Miranda Mladinic

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Acute spinal cord injury evolves rapidly to produce secondary damage even to initially spared areas. The result is loss of locomotion, rarely reversible in man. It is, therefore, important to understand the early pathophysiological processes which affect spinal locomotor networks. Regardless of their etiology, spinal lesions are believed to include(More)
While excitotoxicity is a major contributor to the pathophysiology of acute spinal injury, its time course and the extent of cell damage in relation to locomotor network activity remain unclear. We used two in vitro models, that is, the rat isolated spinal cord and spinal organotypic cultures, to explore the basic characteristics of excitotoxicity caused by(More)
New spinal cord injury (SCI) cases are frequently due to non-traumatic causes, including vascular disorders. To develop mechanism-based neuroprotective strategies for acute SCI requires full understanding of the early pathophysiological changes to prevent disability and paralysis. The aim of our study was to identify the molecular and cellular mechanisms of(More)
Understanding the pathophysiological changes triggered by an acute spinal cord injury is a primary goal to prevent and treat chronic disability with a mechanism-based approach. After the primary phase of rapid cell death at the injury site, secondary damage occurs via autodestruction of unscathed tissue through complex cell-death mechanisms that comprise(More)
Changes in gene expression have been measured 24h after injury to mammalian spinal cords that can and cannot regenerate. In opossums there is a critical period of development when regeneration stops being possible: at 9 days postnatal cervical spinal cords regenerate, at 12 days they do not. By the use of marsupial cDNA microarrays, we detected 158 genes(More)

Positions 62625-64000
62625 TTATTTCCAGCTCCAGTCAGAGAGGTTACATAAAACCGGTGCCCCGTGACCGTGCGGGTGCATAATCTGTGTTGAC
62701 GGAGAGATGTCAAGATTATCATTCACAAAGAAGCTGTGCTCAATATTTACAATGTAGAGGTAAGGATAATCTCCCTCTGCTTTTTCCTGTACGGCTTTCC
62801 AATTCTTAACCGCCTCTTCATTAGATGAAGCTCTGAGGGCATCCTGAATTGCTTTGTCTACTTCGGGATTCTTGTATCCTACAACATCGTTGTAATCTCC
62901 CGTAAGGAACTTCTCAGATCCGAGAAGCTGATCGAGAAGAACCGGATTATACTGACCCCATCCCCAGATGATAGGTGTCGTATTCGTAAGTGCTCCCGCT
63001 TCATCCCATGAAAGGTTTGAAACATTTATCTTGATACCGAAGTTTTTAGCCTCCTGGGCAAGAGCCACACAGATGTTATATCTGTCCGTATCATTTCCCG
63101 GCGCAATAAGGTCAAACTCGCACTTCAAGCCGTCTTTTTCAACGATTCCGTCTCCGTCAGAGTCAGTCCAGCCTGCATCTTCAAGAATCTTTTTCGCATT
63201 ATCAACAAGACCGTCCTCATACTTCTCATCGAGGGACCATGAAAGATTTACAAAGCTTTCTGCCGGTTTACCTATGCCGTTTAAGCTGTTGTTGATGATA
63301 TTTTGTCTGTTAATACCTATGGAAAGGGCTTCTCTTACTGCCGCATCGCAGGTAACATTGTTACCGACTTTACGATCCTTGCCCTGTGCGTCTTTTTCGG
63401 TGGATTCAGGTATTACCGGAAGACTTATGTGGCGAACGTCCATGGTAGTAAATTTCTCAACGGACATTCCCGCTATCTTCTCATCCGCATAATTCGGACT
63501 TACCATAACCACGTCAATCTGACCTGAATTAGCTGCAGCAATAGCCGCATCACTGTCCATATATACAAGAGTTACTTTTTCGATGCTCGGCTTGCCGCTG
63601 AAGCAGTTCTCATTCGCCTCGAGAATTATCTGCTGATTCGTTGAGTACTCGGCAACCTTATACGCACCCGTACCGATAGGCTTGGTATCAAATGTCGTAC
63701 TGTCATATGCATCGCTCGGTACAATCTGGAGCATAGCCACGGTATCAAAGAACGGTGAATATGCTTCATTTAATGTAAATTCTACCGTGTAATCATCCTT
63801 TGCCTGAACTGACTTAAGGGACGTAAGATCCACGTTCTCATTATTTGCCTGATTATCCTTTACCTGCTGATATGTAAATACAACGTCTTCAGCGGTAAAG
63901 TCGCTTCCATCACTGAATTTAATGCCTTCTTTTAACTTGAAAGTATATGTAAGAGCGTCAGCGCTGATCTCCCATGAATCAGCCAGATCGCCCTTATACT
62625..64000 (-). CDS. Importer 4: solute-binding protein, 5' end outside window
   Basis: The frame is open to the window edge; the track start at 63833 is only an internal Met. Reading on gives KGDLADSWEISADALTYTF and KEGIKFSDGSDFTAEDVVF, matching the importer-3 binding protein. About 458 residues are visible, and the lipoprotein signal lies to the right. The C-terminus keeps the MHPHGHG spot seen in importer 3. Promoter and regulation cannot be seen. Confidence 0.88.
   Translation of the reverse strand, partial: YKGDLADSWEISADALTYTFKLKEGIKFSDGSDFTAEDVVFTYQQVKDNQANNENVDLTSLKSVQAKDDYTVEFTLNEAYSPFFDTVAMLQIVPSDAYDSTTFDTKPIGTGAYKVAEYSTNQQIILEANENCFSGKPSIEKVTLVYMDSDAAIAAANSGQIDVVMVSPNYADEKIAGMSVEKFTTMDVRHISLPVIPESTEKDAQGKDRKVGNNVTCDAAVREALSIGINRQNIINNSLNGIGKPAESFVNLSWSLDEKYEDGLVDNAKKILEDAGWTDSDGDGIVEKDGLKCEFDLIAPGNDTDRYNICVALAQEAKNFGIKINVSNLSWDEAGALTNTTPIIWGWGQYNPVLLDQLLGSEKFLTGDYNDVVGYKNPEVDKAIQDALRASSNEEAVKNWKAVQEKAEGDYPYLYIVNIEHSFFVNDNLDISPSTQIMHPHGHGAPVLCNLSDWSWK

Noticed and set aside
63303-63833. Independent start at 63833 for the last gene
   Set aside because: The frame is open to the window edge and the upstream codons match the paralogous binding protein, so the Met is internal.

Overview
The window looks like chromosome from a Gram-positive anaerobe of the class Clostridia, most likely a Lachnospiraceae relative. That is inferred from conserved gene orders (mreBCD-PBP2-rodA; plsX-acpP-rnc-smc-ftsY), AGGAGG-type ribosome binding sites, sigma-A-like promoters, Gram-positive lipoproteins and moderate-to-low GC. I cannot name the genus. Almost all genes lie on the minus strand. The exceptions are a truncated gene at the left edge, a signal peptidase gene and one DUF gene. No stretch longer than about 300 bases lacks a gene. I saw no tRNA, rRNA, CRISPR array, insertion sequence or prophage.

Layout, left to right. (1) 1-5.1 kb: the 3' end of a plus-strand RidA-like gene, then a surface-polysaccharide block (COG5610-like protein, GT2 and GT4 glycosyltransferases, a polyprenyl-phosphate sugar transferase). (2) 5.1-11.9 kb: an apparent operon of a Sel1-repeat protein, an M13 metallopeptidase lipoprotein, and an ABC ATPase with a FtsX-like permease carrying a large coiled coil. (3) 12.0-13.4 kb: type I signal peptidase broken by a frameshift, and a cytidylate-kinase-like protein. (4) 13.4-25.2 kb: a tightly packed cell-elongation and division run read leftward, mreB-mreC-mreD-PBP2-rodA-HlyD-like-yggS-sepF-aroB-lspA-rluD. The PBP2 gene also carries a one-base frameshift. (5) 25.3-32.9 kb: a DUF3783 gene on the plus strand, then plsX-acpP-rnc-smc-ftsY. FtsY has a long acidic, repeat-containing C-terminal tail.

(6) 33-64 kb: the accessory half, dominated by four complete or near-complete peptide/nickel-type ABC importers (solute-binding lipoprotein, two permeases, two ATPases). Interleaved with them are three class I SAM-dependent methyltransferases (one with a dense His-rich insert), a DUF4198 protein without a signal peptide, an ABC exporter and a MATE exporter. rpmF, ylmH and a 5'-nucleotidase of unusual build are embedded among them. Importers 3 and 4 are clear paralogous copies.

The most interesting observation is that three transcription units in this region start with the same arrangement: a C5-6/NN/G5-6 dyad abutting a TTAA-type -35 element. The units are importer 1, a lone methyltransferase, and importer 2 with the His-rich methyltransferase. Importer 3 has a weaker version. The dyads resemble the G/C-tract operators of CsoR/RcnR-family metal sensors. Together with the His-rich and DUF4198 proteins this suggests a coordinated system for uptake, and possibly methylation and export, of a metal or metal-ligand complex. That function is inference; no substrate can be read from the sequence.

Treatment to block the pathophysiological processes triggered by acute spinal injury remains unsatisfactory as the underlying mechanisms are incompletely understood. Using as a model the in vitro spinal cord of the neonatal rat, we investigated the feasibility of neuroprotection of lumbar locomotor networks by the glutamate antagonists(More)
The current etiopathogenesis of spinal cord injury comprises a growing number of nontraumatic causes, including ischemia generating hypoxic-dysmetabolic conditions. To mimic the metabolic disruption accompanying nontraumatic acute spinal cord injury and to characterize the type and dynamics of cell death in relation to locomotor network function, we used,(More)
The aim of the present report was to investigate whether, in the mammalian spinal cord, cell death induced by transient excitotoxic stress could trigger activation and proliferation of endogenous neuroprogenitor cells as a potential source of a lesion repair process and the underlying time course. Because it is difficult to address these issues in vivo, we(More)
Comprehensive screens were made for genes that change their expression during a brief critical period in development when neonatal mammalian central nervous system (CNS) loses its capacity to regenerate. In newly born opossums older than 12 days regeneration ceases to occur in the cervical spinal cord. It continues for 5 more days in lumbar regions. The(More)
A major problem of neurobiology concerns the failure of injured mammalian spinal cord to repair itself. This review summarizes work done on two preparations in which regeneration can occur: the central nervous system of an invertebrate, the leech, and the spinal cord of an immature mammal, the opossum. The aim is to understand cellular and molecular(More)